Nowadays, much of the western world looks at Friday the 13th as a day of bad luck. That hasn’t always been the case. In fact, there is no record of the superstition before the latter half of the 19th Century, and the notion didn’t become widespread until the 20th Century. It still isn’t universal: In Hispanic and Greek cultures, Tuesday the 13th is the day for bad luck. In Italy, it’s Friday the 17th.
Superstitions arise from fear—of an object, a place, a person, an idea… You name it, and there’s probably a related superstition born of someone’s bad experience, coupled with his or her refusal to shut up about it. When a fear becomes so extreme that a person can’t cope, the fear becomes a phobia.
Friday the 13th is such a fearsome date, there are two words meaning “fear of Friday the 13th”: friggatriskaidekaphobia and paraskavedekatriaphobia. One is based on a Norse root word; the other on Greek. If you can pronounce either, you’re braver than I.
Sadly, very few phobias have short, easy-to-say names. That, in itself, can provoke a phobia: hippopotomonstrosesquipedaliophobia, or the fear of long words. Seems to me there ought to be a name for fear of the word that means fear of long words.
Is there a word for the fear of fear? Yep: phobophobia. Fortunately, that term is short. Afflicting a phobophobe with hippopotomonstrosesquipedaliophobia would be crueler than necessary. (I really do think there should be a word for the fear of that word—or at least the fear of typing that word.)
There are a ton of phobias (no wonder folks become phobophobic!), but in the interest of preventing pinaciphobia—the fear of lists—I’ll name only a few.
Chromophobia is the fear of bright colors. I’m surprised anyone escaped the psychedelic ’60s without developing this one.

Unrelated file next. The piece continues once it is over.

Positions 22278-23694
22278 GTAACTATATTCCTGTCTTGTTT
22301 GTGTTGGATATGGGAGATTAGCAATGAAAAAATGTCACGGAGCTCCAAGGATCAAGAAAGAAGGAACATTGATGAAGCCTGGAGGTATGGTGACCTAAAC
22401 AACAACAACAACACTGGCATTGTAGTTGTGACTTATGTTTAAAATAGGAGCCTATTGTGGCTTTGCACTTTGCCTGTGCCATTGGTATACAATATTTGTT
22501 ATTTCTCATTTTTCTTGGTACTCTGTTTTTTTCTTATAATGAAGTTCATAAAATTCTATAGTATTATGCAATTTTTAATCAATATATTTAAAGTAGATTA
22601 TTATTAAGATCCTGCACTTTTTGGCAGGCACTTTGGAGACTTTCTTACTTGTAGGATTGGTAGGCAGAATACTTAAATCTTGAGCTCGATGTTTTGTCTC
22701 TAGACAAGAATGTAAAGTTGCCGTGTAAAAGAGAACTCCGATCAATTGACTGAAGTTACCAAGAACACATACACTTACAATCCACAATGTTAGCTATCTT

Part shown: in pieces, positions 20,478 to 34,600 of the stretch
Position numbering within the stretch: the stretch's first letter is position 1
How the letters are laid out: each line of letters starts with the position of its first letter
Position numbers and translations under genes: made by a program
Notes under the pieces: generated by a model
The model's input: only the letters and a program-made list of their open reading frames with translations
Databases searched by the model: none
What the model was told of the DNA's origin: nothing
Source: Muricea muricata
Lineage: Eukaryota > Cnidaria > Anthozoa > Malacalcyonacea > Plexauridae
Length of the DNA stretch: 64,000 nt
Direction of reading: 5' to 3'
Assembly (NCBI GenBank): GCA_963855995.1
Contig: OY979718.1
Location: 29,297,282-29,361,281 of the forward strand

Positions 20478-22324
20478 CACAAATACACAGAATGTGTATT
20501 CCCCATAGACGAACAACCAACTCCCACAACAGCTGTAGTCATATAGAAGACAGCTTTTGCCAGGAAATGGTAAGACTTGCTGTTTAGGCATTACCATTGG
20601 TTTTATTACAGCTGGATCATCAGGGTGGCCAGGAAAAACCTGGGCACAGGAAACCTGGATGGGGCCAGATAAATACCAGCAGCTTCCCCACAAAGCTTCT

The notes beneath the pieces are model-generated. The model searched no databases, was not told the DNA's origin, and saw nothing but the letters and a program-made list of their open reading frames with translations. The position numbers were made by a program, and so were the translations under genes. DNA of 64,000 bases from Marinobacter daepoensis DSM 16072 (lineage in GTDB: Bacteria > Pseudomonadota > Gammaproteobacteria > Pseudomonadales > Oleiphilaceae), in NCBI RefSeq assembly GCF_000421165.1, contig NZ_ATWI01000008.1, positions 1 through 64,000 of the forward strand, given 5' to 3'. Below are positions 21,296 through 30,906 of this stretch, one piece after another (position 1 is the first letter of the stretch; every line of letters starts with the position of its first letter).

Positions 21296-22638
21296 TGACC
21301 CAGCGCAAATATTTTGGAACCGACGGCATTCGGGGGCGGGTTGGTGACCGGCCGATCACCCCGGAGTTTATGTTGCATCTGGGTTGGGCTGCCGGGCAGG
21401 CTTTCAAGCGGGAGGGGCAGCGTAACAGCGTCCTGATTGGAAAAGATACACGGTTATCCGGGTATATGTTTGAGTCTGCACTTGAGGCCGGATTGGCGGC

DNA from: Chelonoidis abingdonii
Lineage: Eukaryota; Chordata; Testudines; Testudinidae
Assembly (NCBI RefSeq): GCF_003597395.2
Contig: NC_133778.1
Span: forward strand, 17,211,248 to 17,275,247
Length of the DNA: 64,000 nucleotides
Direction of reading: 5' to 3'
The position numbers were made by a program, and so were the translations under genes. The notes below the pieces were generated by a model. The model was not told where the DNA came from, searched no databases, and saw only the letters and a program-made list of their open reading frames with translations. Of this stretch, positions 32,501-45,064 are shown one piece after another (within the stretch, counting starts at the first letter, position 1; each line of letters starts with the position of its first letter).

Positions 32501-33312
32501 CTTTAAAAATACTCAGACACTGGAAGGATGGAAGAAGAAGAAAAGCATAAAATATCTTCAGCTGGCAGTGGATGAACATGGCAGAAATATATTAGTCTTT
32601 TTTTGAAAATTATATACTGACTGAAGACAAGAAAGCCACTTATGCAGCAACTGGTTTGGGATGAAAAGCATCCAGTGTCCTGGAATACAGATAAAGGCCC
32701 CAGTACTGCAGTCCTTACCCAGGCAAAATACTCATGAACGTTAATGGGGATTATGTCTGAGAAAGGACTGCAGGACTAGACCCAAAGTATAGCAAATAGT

Eisoptrophobia, or the fear of your own reflection, must be especially vexing for narcissists but handy for vampires.
Pteridophobia is the fear of ferns. Anthophobia is the fear of flowers and stems. People who are afraid of all plants are botanophobic. Needless to say, none of those people do much gardening.
Both caligynophobia and androphobia are rare in romance novels, thankfully. The former is fear of beautiful women; the latter, fear of men.
Likewise, few characters in romance novels—particularly heroines—suffer erythrophobia, or the fear of blushing.
Another rarity in romance novels is peladophobia, or fear of bald people. It’s difficult to be afraid of something that doesn’t exist.
The flipside of that coin is being afraid of that which does exist. That’s panphobia, or fear of everything.
Nomophobia is surprisingly common—or maybe not so surprisingly. It’s the fear of losing your cell phone.
Someone did make up this one, though: luposlipaphobia, or the fear of being pursued by timber wolves around a kitchen table while wearing socks on a newly waxed floor. We can thank Gary Larson, creator of The Far Side, for that one.
What are you afraid of? Tell us in the comments. I’ll bet there’s a word for it.
I wonder if there’s a word meaning fear there’s no term for your phobia...
Her short story “The Second-Best Ranger in Texas” won the coveted Peacemaker Award for Best Western Short Fiction. Her novel Prodigal Gun won the 2016 EPIC Award for Historical Romance and is the only novel-length western historical romance ever nominated for a Peacemaker.
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